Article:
He survived a 10,000-mile journey to places his wheelchair often couldn't go.
They biked for a year to show that exercise can be for all, even when you're disabled.
Paralympian Seth McBride was always athletic.
As a kid growing up in Alaska, he enjoyed the intensity of mountain biking and hiking. So he was devastated after a skiing accident at 17 left him paralyzed.
In "The Long Road South," a short film that Seth and his fiancée, Kelly Schwan, produced, he admitted, “I had a hard couple of years after my accident, just trying to come to grips with living in a new body basically. And a body that doesn't behave as I thought it should."
After living with quadriplegia for 14 years, Seth now says that he's figured out how to do a lot of the things that he loves.
After helping the U.S. wheelchair rugby team take home the gold during the 2008 Paralympic Games in Beijing, he set another goal: to become the first disabled athlete to finish a trans-continental cycle tour — which is a really big deal.
“We're going to be riding hand cycles and bicycles from Portland, Oregon, to Patagonia, Argentina. A trip of 10,000 miles that's going to take us about a year," Seth explained in the short film, which documents him and Kelly before they started the tour.
Strapping only the essentials to their bikes, the well-traveled couple was hyped about their trip and totally unfazed by what other folks may see as a big 'ole obstacle.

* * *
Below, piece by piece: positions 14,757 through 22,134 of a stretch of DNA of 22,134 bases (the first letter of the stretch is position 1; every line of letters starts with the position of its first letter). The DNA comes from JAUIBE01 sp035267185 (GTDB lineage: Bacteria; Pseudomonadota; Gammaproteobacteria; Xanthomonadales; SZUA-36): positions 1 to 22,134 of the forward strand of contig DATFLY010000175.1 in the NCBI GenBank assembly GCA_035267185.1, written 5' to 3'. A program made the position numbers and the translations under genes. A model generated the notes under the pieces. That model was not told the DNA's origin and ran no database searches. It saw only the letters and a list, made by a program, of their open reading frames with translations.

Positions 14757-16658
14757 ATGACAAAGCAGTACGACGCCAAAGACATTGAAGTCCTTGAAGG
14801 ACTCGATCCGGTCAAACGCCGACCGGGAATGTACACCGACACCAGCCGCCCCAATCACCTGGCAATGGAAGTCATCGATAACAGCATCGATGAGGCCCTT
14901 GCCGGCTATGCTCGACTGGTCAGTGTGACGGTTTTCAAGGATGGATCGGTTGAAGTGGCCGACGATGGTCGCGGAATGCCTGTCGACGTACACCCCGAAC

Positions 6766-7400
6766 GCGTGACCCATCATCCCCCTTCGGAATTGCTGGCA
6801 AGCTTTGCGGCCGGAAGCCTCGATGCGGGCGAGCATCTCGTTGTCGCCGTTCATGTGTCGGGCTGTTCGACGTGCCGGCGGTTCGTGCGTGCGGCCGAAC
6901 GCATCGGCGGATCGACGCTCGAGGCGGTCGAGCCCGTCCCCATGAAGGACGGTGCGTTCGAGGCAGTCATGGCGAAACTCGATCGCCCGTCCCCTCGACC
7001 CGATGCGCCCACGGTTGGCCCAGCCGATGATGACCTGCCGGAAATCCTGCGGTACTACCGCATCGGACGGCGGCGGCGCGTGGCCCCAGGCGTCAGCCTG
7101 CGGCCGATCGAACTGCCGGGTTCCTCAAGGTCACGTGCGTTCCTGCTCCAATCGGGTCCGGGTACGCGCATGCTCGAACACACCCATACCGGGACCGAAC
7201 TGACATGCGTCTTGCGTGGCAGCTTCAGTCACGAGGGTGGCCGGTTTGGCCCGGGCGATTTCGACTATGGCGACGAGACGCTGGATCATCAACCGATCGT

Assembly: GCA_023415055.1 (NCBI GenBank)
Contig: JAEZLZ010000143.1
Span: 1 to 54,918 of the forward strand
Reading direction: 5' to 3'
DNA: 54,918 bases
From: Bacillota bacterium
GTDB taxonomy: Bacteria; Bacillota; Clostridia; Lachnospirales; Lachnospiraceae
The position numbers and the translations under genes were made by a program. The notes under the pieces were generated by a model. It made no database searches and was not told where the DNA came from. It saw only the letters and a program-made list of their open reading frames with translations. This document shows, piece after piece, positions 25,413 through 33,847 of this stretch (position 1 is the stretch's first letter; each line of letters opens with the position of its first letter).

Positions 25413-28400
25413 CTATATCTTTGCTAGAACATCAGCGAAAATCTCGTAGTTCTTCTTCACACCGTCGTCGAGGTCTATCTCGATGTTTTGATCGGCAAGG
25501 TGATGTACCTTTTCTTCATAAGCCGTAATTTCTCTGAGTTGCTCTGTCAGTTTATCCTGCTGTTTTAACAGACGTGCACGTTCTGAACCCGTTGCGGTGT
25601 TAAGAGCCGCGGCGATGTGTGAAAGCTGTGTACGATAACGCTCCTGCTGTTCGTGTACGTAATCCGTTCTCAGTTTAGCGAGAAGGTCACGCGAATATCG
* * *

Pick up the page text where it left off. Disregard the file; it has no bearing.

While they planned to cycle through gorgeous places, a lot of them aren't wheelchair-friendly.
Kelly, an occupational therapist who met Seth while volunteering during the 2008 games, talked about why pushing beyond these challenges is so important.
“I'm such a firm believer in equality. Erasing barriers for people with disabilities. We kind of live in a picture-perfect world sometimes in the U.S., especially in Portland, where everyone is pretty well accepted, no matter what you got going on. To go through all of these different countries, through all of these different cultures, to have a better understanding of how people get by, without all of the resources we have in the States, it's all things that will help us grow."
Since the filming of "The Long Road South," Kelly and Seth successfully completed the transcontinental trip.
And when it came to some of those difficult places that were hard for Seth to navigate, Kelly sometimes picked him up and carried him through. Seth says that she's one of the strongest people he knows. She says he's got all the street smarts.
Despite both of their imperfections, together they make an unstoppable team.
And that's what their trip was all about — showing people that no matter what challenges exists, Seth says, “if you want to do something, you should be able to just make a plan and go try and do it."